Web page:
“Take Dada seriously — it’s worth it!” said the artist George Grosz. The quotation is painted on the wall of one of the rooms in the Yale University Art Gallery’s newest exhibit, “Everything is Dada,” except it’s backwards — only when you see it reflected in a funhouse mirror do the words become intelligible.
Try to take Dada seriously and Dada will play a trick on you. Dada is naughty and elusive, the mischief-maker of the modern avant-garde, flicking the back of your head, whispering gibberish in your ear and scampering off before you’ve had the chance to catch him in the act. Dada is anti-capitalist and anti-establishment, it is absurd, it is moralizing, it is amoral. The playfulness of the YUAG’s exhibit complements this irreverent, all-encompassing and oftentimes mystifying movement.
The most widely recognized Dada artwork is Marcel Duchamp’s “Fountain,” which is just a urinal turned upside down. But the YUAG’s new exhibit, which opens today and runs until July 3, shows that Dada is much more than that, encompassing painting, sculpture, film and printmaking.
The curator of the exhibit, Frauke Josenhans, has drawn on the exceptional holdings of the YUAG to put on a diverse and representative show. “There aren’t that many museums that can do an entire Dada exhibit using only their own collections,” she said, citing MOMA and the Centre Pompidou as comparable institutions. Most of the collection is drawn from the gallery’s rich Société Anonyme collection, collected by Man Ray, Marcel Duchamp and Katherine Dreier and donated to Yale in 1941.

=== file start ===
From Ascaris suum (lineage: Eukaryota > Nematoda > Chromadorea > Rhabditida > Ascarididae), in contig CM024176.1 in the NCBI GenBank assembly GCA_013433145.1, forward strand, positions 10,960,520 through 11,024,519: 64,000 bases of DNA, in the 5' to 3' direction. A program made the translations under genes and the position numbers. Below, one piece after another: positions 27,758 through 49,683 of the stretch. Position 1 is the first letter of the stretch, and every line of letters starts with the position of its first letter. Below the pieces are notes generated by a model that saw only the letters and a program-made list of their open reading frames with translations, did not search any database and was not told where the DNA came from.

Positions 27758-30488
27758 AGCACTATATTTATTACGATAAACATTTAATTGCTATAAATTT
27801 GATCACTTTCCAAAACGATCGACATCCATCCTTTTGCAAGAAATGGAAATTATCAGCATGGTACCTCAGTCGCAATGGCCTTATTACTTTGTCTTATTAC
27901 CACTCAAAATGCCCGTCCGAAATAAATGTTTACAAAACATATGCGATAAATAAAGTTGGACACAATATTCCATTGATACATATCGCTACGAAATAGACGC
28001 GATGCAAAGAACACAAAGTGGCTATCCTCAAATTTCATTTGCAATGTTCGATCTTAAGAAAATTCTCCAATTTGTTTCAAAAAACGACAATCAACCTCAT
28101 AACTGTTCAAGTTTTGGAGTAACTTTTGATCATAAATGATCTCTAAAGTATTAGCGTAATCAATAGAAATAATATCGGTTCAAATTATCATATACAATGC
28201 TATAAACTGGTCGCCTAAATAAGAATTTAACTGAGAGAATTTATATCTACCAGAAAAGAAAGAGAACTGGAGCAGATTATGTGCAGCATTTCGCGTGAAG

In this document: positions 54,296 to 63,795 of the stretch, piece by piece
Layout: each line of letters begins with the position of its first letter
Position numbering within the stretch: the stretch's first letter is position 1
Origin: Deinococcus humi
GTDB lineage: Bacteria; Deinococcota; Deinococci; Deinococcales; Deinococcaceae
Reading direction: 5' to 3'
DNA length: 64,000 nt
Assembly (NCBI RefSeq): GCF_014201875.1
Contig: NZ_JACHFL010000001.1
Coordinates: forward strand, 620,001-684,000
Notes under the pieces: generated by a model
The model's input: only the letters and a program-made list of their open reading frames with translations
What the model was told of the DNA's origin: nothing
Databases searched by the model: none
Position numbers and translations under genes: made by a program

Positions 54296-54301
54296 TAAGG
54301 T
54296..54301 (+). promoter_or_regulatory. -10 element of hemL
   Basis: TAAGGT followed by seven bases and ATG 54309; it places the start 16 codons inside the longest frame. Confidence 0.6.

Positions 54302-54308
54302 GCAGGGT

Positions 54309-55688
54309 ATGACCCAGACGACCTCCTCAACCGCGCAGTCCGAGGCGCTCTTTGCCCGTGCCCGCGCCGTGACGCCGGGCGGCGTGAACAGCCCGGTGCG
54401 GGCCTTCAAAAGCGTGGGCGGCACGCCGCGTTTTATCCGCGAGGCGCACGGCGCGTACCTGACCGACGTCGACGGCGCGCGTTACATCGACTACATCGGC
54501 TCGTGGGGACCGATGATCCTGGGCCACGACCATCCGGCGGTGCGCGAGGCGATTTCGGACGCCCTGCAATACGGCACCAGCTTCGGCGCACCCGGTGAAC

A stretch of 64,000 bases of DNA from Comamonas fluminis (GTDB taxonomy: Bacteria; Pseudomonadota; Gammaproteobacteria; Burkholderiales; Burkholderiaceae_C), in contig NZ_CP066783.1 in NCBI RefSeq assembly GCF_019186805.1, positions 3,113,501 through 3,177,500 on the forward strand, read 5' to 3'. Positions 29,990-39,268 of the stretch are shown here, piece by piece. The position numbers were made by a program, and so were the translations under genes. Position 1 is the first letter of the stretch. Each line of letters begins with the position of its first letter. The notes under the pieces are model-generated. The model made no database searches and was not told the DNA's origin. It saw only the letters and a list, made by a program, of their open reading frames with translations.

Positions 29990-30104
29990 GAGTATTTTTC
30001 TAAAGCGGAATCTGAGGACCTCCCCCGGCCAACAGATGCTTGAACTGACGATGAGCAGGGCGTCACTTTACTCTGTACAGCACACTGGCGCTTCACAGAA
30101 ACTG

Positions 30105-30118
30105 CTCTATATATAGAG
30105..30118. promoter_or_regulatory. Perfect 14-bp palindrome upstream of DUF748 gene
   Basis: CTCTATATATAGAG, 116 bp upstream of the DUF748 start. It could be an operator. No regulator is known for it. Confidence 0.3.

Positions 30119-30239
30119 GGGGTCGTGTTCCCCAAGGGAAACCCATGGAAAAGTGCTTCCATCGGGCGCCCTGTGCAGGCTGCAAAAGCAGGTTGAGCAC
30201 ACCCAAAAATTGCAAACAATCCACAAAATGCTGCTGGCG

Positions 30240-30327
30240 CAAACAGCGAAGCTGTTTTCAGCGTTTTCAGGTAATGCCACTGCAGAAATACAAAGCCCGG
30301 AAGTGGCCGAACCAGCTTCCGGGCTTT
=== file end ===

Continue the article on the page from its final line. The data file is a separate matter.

The selection is organized thematically. (For example, there’s a room called “Sense and Nonsense.”) The show’s curators have avoided a chronological or geographical approach to the movement, as this has been done many times before, and would perhaps fetter the wild beast that is Dada.
The curators have made some inclusions that might not be found in your run-of-the-mill Dada exhibit. Angelika Hoerle, Beatrice Wood, Suzanne Duchamp and Sophie Taeuber-Arp all have prominent roles in the exhibit, which emphasizes the often-overlooked role of female artists within the transnational movement. A room devoted to Dada film highlights the significance of that medium, which was central to the work of the Dadaists and their successors, the Surrealists.
The space itself reflects the movement’s ethos, or lack thereof: A perforated red-and-blue line zigs and zags across the sleek, whitewashed walls of the exhibit. The artworks, too, are staggered rather than aligned, sometimes moving up with the line and other times parting ways with it. The whole effect distances the viewer from the normal routines of museum-going: staring at one picture, inching to the right, staring at another picture, inching to the right.
The exhibit has more tricks up its sleeve. Red velvet curtains seem to promise an entire new room, but when you go in, you find yourself a foot from the wall, staring at a series of intimate watercolors by Beatrice Wood. In another room, designed by Yale MFA students, wild typographic patterns form and deform themselves on the walls, which are in turn covered with reproductions of artworks featured in the show. Neon lights flash at you; a pennant depicting Duchamp’s famous urinal hangs six feet above the ground. The room is stocked with fake Dadaist newspapers with headlines such as “First Dadaist Political Party from North Carolina” and “Are You Ready for a Disaster,” designed by Yale MFA students, which will be replenished while the exhibit runs.
Tristan Tzara began his famous Dada Manifesto of March 1918 by declaring: “The magic of a word — Dada — which has brought journalists to the gates of a world unforeseen, is of no importance to us.” He’s being coy, but he has a point: There’s no use defining Dada, because everything is Dada. And Dada (and everything) is of no importance. You’ll find yourself thinking in circles and riddles such as these as you walk the not-so-hallowed halls of “Everything is Dada,” which defies expectations, as the artists and thinkers it represents once did.